Keeping Tabs on Two Tunnels (available in Geoenvironmental Special Issue only)

by Alexander I. Feldman, (M.ASCE), Assoc.; Shannon & Wilson, Inc., 400 N. 34th St., Suite 100, P.O. Box 300303, Seattle, WA 98103,
Gerard J. Buechel, (M.ASCE), Vice Pres.; Shannon & Wilson, Inc., 400 N. 34th St., Suite 100, P.O. Box 300303, Seattle, WA,
Michael A. Kucker, Assoc.; Shannon & Wilson, Inc., 400 N. 34th St., Suite 100, P.O. Box 300303, Seattle, WA,
Hollie Ellis, Vice Pres.; Shannon & Wilson, Inc., 400 N. 34th St., Suite 100, P.O. Box 300303, Seattle, WA,


Serial Information: Civil Engineering—ASCE, 1998, Vol. 68, Issue 6, Pg. 2A-6A


Document Type: Feature article

Errata: (See full record)

Abstract: Engineers devised a unique liquid level monitoring system to check vertical movements in 90-year old twin subway tunnels. Construction for the Boston Central Artery/Tunnel project requires that an immersed tube vehicle tunnel be constructed 1.5 m above the existing tunnels. More than 10,000 commuters travel through the subway tunnels daily and the trains must keep running during the five years of construction in the area. The liquid level system is described in detail. It is based on the principle of hydraulic communication between chambers interconnected in sequence by a fluid-filled tube. Changes in the liquid levels are detected by force transducers that measure the weight of liquid in a chamber or the buoyant force of a partially submerged mass. After a pilot test, about 1,000 gages were installed at the site. The system includes the liquid level system, the liquid level gage, and a liquid density gage. Monitoring is done remotely and the system will be checked every two to three hours during the most critical periods of construction. The system can be used for tunnels, dams, bridges or other structures subject to vertical movements.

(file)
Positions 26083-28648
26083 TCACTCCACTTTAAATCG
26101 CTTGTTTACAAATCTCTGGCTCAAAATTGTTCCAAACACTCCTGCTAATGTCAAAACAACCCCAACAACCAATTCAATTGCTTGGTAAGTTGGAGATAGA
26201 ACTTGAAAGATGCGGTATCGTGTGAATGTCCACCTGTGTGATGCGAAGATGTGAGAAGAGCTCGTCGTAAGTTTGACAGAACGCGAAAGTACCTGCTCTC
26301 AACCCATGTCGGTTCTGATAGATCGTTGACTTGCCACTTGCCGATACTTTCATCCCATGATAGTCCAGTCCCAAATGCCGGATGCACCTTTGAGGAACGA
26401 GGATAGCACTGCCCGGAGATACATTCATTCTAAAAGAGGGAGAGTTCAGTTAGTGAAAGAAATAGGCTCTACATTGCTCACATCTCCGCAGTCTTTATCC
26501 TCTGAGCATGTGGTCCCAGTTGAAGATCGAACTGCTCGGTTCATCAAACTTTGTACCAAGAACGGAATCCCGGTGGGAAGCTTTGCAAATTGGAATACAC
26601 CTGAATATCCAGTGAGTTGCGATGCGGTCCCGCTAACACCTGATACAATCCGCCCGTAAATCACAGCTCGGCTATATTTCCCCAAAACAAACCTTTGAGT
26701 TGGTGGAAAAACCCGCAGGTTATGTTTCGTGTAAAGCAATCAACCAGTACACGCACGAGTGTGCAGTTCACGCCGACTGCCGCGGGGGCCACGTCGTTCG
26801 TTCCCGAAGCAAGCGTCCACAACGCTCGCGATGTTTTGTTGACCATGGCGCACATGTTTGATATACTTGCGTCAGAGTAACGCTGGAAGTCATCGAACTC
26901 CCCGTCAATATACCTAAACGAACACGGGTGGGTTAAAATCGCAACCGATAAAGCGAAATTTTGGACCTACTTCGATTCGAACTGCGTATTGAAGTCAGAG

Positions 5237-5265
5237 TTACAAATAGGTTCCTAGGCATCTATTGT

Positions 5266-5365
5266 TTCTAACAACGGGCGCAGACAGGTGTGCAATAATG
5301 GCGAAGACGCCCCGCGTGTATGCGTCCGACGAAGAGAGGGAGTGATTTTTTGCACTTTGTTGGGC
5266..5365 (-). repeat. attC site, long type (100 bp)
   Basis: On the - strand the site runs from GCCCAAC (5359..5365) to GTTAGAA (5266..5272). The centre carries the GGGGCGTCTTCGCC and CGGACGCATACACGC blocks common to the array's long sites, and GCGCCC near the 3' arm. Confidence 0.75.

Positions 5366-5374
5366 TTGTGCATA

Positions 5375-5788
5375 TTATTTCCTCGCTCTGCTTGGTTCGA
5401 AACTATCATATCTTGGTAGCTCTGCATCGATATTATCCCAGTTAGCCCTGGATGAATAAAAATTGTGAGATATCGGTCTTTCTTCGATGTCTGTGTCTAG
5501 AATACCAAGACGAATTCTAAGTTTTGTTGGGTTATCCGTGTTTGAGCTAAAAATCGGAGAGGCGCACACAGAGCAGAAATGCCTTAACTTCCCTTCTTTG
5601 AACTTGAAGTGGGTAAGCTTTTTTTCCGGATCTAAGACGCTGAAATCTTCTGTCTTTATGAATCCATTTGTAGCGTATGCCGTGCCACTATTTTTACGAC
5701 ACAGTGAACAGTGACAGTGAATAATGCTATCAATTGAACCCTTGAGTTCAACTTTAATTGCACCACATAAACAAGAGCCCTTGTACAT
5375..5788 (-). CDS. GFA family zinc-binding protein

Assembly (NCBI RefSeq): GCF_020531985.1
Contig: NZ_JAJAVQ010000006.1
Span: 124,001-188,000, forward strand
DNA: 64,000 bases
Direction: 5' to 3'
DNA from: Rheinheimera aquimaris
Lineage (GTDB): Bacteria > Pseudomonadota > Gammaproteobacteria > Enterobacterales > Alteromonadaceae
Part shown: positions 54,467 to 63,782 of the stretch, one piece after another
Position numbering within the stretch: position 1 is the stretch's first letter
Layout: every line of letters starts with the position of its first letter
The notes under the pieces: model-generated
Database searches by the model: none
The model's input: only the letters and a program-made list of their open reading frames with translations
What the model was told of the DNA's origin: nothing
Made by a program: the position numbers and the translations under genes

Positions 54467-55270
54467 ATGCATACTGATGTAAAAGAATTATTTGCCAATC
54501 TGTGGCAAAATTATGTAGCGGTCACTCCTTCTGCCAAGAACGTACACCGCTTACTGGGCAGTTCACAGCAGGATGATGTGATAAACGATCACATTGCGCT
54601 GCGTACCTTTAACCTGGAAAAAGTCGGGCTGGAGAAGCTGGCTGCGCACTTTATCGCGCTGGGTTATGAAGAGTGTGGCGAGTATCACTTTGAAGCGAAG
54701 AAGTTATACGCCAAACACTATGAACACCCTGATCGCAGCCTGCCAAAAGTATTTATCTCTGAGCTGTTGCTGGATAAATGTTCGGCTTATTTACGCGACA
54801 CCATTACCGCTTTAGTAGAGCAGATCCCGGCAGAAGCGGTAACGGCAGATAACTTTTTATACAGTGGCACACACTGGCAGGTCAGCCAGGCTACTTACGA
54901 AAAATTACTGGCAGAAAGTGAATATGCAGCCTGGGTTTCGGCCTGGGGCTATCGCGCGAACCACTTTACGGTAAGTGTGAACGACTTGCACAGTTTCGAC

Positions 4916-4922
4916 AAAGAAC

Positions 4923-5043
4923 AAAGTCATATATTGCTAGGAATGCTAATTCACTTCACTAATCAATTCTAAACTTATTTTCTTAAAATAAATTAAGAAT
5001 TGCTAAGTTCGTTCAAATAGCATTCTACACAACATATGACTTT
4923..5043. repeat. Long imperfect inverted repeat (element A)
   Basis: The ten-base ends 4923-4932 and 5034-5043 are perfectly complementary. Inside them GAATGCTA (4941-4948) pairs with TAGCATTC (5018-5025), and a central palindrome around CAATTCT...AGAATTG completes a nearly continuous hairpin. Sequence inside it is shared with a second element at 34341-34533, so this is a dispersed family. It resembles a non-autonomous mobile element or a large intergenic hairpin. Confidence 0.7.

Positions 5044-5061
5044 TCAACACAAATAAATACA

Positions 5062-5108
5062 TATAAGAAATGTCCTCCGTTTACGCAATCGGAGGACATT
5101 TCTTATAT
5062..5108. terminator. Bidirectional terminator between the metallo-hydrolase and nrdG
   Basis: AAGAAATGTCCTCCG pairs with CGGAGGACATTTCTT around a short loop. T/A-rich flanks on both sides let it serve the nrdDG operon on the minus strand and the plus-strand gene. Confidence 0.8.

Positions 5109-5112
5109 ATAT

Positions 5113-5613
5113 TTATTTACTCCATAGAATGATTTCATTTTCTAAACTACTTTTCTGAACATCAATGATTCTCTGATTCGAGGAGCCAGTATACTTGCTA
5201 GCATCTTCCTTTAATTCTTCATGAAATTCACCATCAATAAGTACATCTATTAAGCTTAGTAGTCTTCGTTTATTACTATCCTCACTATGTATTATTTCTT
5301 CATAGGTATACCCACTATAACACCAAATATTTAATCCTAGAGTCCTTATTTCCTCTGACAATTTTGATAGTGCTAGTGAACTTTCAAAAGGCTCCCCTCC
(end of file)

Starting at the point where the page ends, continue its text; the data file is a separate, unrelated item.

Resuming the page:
Subject Headings: Liquids | Monitoring | Subways | Tunnels | Underground construction

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